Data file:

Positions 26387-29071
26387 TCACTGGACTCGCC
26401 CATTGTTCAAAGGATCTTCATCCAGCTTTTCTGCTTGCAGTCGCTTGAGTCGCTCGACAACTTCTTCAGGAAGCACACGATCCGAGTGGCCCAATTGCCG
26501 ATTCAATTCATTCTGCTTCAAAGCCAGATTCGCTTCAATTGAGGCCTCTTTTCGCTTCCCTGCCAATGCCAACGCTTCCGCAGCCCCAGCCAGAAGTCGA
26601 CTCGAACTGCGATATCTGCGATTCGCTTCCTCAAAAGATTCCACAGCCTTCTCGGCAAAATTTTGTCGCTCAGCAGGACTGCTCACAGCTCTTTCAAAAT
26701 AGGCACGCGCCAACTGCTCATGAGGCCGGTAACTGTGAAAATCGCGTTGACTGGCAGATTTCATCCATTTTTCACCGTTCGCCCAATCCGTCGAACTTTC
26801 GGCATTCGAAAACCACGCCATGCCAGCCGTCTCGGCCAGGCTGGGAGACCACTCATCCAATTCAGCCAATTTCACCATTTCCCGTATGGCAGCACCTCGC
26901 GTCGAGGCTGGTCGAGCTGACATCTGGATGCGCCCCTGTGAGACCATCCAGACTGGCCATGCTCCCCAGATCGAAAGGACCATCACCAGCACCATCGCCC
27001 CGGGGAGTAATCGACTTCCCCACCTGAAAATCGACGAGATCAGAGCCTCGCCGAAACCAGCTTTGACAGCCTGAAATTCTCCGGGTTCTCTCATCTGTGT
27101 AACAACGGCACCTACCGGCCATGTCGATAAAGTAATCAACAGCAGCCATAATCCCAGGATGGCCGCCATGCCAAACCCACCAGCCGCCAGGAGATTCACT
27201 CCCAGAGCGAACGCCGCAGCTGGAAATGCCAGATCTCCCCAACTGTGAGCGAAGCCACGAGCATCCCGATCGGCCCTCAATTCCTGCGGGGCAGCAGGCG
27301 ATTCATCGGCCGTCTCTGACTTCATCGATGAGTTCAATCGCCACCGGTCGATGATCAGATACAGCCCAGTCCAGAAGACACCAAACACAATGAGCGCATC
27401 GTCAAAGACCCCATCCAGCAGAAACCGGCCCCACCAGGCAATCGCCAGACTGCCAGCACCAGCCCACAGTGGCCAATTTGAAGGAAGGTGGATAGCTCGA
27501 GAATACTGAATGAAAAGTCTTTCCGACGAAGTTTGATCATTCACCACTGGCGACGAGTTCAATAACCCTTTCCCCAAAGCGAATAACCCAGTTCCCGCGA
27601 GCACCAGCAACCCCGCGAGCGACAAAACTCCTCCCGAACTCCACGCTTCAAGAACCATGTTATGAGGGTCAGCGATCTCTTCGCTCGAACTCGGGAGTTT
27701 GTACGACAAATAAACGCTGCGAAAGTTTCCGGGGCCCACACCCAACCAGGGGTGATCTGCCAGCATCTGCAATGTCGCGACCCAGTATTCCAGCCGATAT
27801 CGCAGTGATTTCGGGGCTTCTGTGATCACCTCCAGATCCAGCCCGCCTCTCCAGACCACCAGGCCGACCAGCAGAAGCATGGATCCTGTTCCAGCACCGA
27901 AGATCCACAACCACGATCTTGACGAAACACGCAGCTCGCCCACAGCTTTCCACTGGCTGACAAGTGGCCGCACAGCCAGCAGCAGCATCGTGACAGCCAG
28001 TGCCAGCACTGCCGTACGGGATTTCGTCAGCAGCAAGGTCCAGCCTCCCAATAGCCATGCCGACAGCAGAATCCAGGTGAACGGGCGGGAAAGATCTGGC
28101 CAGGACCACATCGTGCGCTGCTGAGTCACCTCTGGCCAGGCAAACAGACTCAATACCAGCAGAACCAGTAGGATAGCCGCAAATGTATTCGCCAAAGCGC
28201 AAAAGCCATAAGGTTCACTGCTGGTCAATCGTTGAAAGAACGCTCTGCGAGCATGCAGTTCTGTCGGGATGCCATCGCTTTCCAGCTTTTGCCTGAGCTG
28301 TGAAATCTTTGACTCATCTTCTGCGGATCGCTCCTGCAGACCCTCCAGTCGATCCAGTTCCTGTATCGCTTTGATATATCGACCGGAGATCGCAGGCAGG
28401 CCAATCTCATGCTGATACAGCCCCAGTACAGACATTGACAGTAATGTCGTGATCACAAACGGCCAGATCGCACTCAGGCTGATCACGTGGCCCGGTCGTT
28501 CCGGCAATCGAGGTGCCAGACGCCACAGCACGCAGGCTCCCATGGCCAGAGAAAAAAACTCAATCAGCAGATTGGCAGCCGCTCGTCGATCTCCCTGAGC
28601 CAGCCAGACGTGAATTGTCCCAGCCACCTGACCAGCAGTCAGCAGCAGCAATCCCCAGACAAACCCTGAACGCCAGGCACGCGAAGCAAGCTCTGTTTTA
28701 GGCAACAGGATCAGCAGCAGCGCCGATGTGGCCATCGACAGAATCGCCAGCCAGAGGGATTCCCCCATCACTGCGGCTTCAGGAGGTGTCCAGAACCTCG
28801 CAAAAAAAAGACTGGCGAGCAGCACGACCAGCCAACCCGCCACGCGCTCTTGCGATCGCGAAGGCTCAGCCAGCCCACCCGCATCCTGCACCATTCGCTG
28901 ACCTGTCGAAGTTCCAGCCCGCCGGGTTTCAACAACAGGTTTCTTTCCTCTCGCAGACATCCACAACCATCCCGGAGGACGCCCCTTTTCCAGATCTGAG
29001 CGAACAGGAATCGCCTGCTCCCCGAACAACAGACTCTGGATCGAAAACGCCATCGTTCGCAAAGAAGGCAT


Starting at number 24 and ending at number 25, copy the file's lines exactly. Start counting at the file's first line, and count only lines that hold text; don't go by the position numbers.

28501 CCGGCAATCGAGGTGCCAGACGCCACAGCACGCAGGCTCCCATGGCCAGAGAAAAAAACTCAATCAGCAGATTGGCAGCCGCTCGTCGATCTCCCTGAGC
28601 CAGCCAGACGTGAATTGTCCCAGCCACCTGACCAGCAGTCAGCAGCAGCAATCCCCAGACAAACCCTGAACGCCAGGCACGCGAAGCAAGCTCTGTTTTA